I’m a bit of an old school geek, I prefer stone knives & bear skins…
“So You’re On A Deserted Island With WiFi and you’re still on the clock at work. Okay, so not a very good situational exercise here, but let’s roll with it; we’ll call it a virtual deserted island. Perhaps what I should simply ask is if you had a month without any walk-up work, no projects due, no performance issues that require you to devote time from anything other than a wishlist of items you’ve been wanting to get accomplished at work but keep getting pulled away from I ask this question: what would be the top items that would get your attention?”
Brent Ozar has passed me this interesting little question, and called me a noob (even though it’s true, you get no hug in Seattle, Brent). He thought I’d disagree with his thoughts on BI. I don’t. Not at all. I suspect, strongly, that if a few more of us could take six months, really drill down on BI, understand it, breathe it and learn to properly and efficiently apply it, there’d be a bit of a revolution in business profits.
BUT… I am, first and foremost, a geek. While I can, and do, recognize, and acknowledge, Brent’s superior reasoning here… I don’t want to learn BI (I don’t want to go on the cart). I find it kind of dull and not “shiny toy” geeky enough to entice me to six months of extended diving. Plus, I’m a pretty awful salesman. So even if I had the goose that laid the golden egg, I suspect I wouldn’t be able to convince anyone of its value.
So, instead, I think I’ll spend my virtual six months expanding my skill set in a different direction. I’d like to delve back into the dark side of IT, you know, development. The area that seems to be particularly exciting these days is SharePoint. Learning all those funky ways of data storage, integration, work flow… Yeah, I think there’s room for growth and quite a lot of potential for long term gainful employment down that track. You’ll have to be good at old fashioned relational data storage, but you’ll also need to be capable with .NET programming and have a full understanding of business processes. It’s not going to deliver profits the way BI will, but it’s going to have a pretty high gee-wiz factor amongst the business types when you show how you can pass documents and processes from one part of the company to the next through a single app, with a common reporting point for the data & meta-data running the business. I know that the potential of it has quite a few managers & VP’s, my seniors, all very excited. Plus, the cross-discipline nature of the endeavor means that a real guru, which after six months of non-stop learning, I’m assuming I could imitate, would be able to write their ticket within a company.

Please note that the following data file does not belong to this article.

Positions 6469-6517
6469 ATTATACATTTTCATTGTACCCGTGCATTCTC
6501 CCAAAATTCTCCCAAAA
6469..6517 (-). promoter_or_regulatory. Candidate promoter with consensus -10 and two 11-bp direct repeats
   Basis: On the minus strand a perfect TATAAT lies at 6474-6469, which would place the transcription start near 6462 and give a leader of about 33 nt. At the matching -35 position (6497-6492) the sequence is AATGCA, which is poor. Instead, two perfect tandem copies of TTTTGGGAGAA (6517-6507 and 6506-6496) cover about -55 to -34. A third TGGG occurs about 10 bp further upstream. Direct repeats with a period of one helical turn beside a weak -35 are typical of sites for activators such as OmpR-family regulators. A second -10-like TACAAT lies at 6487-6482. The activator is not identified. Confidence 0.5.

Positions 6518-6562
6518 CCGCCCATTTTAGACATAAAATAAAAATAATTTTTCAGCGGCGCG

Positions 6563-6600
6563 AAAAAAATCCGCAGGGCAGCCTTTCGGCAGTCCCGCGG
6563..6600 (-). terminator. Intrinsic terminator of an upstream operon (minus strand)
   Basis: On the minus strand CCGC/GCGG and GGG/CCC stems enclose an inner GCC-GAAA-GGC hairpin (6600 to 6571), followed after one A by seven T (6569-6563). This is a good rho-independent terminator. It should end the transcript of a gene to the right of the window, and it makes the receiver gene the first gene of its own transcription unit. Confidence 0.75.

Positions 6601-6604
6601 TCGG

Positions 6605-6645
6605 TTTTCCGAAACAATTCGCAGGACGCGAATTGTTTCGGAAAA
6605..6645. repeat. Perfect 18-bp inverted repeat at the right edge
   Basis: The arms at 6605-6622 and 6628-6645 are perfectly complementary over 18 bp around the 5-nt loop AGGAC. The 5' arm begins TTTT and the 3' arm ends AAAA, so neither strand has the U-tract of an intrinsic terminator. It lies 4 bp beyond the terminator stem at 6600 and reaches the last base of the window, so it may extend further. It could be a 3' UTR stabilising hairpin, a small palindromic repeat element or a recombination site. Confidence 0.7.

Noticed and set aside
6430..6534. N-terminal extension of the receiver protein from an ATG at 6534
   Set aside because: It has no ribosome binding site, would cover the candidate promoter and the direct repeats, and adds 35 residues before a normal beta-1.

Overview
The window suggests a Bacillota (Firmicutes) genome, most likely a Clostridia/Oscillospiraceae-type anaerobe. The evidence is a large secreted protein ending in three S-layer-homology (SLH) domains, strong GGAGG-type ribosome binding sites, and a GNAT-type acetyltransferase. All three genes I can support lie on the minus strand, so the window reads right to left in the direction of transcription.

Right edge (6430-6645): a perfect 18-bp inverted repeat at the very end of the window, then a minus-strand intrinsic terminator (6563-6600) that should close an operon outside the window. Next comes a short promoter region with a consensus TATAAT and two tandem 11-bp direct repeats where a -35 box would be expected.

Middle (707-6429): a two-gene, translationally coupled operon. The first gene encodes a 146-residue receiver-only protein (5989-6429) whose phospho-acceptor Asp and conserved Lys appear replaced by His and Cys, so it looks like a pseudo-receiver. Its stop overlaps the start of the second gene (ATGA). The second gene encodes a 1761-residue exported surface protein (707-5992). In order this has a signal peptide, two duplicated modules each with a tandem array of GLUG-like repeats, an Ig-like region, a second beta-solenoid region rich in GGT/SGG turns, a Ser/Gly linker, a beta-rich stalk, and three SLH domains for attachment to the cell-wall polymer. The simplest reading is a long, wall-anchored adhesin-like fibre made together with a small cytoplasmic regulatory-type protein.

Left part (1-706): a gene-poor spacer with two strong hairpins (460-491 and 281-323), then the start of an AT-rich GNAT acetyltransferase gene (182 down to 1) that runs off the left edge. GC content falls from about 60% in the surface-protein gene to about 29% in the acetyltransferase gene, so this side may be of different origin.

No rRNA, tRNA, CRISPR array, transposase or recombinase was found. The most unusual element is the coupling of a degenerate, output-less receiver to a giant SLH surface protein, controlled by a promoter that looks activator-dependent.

Now that’s wishing. Let’s reset to something closer to reality and just take this from the point of view of my current job. Yeah, Brent, I’d spend time getting much cozier with PowerShell. I recognize a lot of untapped potential there from two points of view. There are a number of ways it could help with management of the servers across the enterprise. It’s also very much integrated into Operations Manager, which means you could set up some pretty sophisticated monitoring processes to really keep a proactive eye on the servers. I’m trying to pick up PowerShell in little 15 minute spurts here & there between all the other day-to-day tasks including learning how to work with spatial data & tune Dynamics CRM databases… it ain’t easy. Some time with nothing to do but focus on PowerShell would enable me to do more to work within my environment for real improvements in the short- and long-term.
Who to pass this to?
I’m going to shotgun a bit. First, someone I pick on a lot with these things, Gail Shaw, the GilaMonster.
Next, let’s see what Tim Mitchell has in the Bucket.
Finally, I’ve actually thought about moving to Utah because I like this guy, TJay Belt.